NAFTA amid Globalization

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The world today is as interconnected and interdependent as never before mainly due to rapid globalization. The process of globalization has long began with human migration and trading of goods (Chanda). More recently, the world has experienced three rapid globalization periods. First, from the Industrial Revolution in Europe that opened up new resourceful lands in many other countries which encouraged the flow of people and foreign investments for productions (Salvatore and Dominick, page 2). The second phase of rapid increase in international trade happened during post WWII when heavy trade protections during the depression period were dismantled (Salvatore and Dominick, page 3). Present, globalization is at another peak development as…show more content…
Along the same line, each country’s economy has benefited from the accord’s liberations. By comparing the GDP figures in 1993 and present, the North American economy has doubled more than its size. (NAFTANOW). Overall, jobs were created in each country and “North American employment levels have climbed nearly 23% since 1993, representing a net gain of 39.7 million jobs” (NAFTANOW).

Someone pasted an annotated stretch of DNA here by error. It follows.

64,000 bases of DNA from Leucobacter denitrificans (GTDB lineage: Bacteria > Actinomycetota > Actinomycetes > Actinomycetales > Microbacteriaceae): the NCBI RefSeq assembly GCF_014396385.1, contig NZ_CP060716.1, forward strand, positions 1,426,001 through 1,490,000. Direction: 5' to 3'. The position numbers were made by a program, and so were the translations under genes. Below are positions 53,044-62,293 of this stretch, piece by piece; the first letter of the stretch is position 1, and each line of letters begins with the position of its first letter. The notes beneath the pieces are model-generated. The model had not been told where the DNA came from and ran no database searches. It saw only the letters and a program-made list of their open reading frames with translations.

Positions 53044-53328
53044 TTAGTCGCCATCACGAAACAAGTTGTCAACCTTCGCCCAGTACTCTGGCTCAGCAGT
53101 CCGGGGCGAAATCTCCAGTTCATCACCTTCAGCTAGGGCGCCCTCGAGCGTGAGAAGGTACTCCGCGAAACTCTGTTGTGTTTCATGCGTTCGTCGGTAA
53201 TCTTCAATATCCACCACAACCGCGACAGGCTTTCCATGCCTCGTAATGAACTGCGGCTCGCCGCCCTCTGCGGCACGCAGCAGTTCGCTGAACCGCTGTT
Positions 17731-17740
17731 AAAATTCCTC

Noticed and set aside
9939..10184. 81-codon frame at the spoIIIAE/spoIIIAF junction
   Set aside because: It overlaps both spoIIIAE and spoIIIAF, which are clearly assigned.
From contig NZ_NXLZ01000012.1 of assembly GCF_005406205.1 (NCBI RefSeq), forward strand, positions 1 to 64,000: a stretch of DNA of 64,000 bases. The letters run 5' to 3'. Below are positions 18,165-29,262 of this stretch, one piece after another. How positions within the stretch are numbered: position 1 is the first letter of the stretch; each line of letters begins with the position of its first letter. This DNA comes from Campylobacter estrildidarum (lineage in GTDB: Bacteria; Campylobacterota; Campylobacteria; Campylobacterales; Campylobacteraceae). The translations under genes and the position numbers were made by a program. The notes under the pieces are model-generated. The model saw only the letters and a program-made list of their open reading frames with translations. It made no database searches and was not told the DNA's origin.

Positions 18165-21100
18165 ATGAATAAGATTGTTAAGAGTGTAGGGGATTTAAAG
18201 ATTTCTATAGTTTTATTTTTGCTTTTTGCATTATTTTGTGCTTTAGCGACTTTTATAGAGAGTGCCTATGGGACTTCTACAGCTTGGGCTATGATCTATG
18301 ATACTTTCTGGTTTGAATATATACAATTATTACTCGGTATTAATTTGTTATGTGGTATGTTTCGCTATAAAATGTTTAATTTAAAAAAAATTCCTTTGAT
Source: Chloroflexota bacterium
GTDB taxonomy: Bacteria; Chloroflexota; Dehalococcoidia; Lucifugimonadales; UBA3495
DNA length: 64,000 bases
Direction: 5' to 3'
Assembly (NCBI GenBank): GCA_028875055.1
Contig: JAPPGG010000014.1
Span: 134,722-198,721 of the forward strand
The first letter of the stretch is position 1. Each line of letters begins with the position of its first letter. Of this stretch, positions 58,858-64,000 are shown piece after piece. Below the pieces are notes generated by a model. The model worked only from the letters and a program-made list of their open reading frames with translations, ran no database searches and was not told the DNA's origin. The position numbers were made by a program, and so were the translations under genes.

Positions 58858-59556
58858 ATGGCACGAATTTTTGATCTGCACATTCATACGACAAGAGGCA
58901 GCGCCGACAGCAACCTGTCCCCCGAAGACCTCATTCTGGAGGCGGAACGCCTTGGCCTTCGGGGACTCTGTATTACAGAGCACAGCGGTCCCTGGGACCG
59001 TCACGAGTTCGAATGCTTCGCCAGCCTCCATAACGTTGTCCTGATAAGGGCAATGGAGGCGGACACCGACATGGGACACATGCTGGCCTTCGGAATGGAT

Despite the benefits NAFTA has brought, it raises the question whether all countries benefit on the same level, especially for Mexico’s developing economy. Is there a potential that NAFTA is favouring the powerful countries like United States and Canada more than a less powerful one? It also raises the concern of modern day economic exploitation or colonialism.

One of the biggest problems with NAFTA is the significant unequal difference in the wage rates between United States, Canada and Mexico (Kehoe, 1995). Because Mexico is more labour abundant than the United States and Canada, it is not surprising that their labour would be cheaper than United States and Canada. However, this creates opportunities for exploitation as companies in the United States and Canada outsourced their unskilled jobs to workers in Mexico. This not only resulted in the loss of unskilled jobs in both the Canada and the United States but it also led to the rapid growth of export assembly plants called maquiladoras near the
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